Who called Senator Gillibrand 'chubby'? His identity matters.

It was the late Sen. Daniel Inouye (D) of Hawaii, The New York Times reports. His comment could be written off as just a grandpa being inappropriate. But there's more to the story.

Ballantine Books/AP
A photo of Kirsten Gillibrand's book, "Off the Sidelines: Raise Your Voice, Change the World." In the book, she speaks of how she has been treated in Washington as a woman.

The New York Times has sussed out the identity of the senator who once squeezed Sen. Kirsten Gillibrand (D) of New York and called her “chubby.” It was the late Sen. Daniel Inouye (D) of Hawaii, a legend in Hawaii politics who served 48 years in the Senate and passed away in 2012, the Times reported, citing sources familiar with the incident.

Somehow, that’s not terribly surprising. Senator Inouye was from a different generation, where the norms for interaction between men and women were much more lopsided. It might be akin to one’s grandparents, back in the 1970s, referring to “colored” people or using unflattering terms for people of certain religious or ethnic groups. Grandma and Grandpa weren’t bad people – they were just using the vernacular of the day, at least for people of their generation.

When Senator Gillibrand refused to identify Inouye as the culprit on “chubby,” and others who made inappropriate comments, she told Time magazine, "It’s less important who they are than what they said.”

In her new book “Off the Sidelines,” where she revealed the “chubby” remark, she identified the perpetrator only as “one of my favorite older members of the Senate.”

Basically, he was a grandpa who didn’t mean any harm. And as any woman knows, it’s much easier to laugh off a sexist comment than to make a federal case out of it. Had it been a younger member teasing her, someone closer to her age, the uproar over Gillibrand’s book revelation – and the pressure to name names – would have been greater.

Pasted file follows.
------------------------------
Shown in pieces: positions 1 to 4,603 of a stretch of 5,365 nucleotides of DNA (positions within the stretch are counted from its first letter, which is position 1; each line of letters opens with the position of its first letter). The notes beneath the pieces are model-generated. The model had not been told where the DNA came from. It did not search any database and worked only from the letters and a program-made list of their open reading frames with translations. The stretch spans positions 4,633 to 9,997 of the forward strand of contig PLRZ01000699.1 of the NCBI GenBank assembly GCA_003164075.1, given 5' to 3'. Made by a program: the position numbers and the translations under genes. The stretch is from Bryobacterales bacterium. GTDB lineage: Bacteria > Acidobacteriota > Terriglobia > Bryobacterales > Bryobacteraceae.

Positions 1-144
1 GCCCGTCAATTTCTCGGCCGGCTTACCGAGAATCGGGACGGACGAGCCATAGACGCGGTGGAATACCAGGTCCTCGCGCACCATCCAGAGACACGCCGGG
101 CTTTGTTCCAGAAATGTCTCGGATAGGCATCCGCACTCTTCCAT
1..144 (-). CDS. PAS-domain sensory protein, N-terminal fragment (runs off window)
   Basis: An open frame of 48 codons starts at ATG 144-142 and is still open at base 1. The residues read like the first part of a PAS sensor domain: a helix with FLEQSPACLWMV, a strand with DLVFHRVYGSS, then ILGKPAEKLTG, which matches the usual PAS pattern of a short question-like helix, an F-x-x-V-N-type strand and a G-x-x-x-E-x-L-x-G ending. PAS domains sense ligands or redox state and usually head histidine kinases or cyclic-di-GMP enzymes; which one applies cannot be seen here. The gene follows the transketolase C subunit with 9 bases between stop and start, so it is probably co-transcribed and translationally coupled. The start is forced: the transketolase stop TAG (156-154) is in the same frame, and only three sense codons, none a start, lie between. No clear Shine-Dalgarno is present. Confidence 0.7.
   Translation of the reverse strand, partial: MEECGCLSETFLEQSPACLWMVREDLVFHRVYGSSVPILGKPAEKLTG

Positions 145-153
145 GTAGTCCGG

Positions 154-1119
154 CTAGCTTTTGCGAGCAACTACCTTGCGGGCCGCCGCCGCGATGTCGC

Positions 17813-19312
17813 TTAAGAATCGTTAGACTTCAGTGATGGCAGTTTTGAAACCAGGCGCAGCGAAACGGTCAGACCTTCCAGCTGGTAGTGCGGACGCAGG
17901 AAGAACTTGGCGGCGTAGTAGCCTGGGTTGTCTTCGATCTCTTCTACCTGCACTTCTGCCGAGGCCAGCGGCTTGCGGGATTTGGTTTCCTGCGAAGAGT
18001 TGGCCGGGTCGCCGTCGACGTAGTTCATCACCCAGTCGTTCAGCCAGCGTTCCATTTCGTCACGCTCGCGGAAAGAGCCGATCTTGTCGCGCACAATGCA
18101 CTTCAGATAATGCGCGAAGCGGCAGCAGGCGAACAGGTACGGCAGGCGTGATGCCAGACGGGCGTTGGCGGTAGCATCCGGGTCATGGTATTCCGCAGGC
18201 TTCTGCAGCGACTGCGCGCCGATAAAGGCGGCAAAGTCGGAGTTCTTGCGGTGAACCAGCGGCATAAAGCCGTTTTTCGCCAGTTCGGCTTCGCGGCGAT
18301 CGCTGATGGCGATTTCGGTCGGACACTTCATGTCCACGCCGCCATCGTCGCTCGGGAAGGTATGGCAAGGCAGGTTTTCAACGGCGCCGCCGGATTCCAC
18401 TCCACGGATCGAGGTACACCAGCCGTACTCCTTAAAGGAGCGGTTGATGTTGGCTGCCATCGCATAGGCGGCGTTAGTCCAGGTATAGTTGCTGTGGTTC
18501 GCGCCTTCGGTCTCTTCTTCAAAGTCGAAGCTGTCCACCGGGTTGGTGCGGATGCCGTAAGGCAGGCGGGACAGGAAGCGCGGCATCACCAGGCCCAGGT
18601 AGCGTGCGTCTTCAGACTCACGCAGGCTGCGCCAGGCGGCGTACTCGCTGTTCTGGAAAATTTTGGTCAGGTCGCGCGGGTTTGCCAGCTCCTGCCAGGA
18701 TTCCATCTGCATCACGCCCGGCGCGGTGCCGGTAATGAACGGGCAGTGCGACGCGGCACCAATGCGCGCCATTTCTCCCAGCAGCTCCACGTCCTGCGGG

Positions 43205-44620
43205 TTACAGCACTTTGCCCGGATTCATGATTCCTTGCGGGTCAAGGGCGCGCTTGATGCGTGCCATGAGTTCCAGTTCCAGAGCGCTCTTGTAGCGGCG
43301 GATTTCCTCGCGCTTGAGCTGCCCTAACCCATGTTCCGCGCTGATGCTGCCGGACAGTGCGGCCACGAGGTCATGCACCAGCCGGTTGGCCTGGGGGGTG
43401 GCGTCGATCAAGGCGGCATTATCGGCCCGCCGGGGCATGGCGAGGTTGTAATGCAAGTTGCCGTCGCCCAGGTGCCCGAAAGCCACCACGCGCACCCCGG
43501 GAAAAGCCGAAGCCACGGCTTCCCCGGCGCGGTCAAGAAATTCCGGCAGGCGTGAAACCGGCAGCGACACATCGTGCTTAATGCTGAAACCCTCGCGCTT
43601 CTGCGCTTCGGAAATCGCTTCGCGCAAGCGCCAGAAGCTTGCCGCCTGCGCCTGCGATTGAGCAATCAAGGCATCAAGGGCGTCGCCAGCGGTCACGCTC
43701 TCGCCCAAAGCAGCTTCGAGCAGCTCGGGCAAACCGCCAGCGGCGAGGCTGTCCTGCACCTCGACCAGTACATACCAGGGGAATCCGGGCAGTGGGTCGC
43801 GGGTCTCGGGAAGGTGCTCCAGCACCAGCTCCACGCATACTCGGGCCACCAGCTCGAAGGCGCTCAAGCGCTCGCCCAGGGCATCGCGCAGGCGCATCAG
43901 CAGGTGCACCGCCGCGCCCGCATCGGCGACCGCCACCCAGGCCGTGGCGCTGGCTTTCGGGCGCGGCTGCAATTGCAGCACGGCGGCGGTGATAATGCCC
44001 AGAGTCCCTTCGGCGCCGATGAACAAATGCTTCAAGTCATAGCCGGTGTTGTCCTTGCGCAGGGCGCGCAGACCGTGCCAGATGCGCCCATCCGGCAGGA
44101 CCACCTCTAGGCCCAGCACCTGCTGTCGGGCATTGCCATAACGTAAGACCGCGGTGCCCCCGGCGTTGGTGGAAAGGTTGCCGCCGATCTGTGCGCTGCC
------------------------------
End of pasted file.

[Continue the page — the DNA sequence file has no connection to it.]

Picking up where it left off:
But there’s more to the story of Inouye and women. In 1992, his hairdresser accused him of forcing her to have sex with him.

“Her accusations exploded into a campaign issue that year, and one Hawaii state senator announced that she had heard from nine other women who said they had been sexually harassed by Mr. Inouye,” the Times recalls. “But the women did not want to go forward with their claims.”

Some say, let sleeping dogs lie. Inouye is no longer alive, and let’s remember him for his service. He was a decorated World War II veteran; he lost an arm in the war. He was the first Japanese-American to serve in Congress. He was a champion of civil rights and supporter of women’s rights.

When the elderly Inouye grabbed Gillibrand’s waist and said, “Don’t lose too much weight now. I like my girls chubby!” Gillibrand was in the classic bind. Older man, younger woman, don’t make waves. She was also new to the Senate, having just been appointed to fill the seat of the new secretary of State, Hillary Rodham Clinton. But clearly Inouye’s comment stuck with her.

And, it turns out, Inouye apparently had a history of inappropriate behavior toward women, which, back in the day, wasn’t exactly unique. Vice President Biden’s recent comment on Bob Packwood has brought back the story of the Oregon Republican senator’s political demise in 1995. He was drummed out of the Senate after 10 women accused him of sexual abuse and assault.  

In Sunday’s New York Times, Matt Bai’s piece on Gary Hart chronicles the moment in history when the downfall of a rising Democratic star over marital infidelity “forever changed American politics.”

Now the memory of Daniel Inouye has also been changed forever, if only slightly. But the larger point is clear: The norms of male behavior toward women have changed, both inside the Senate and outside. Gillibrand’s story is just the latest reminder. 

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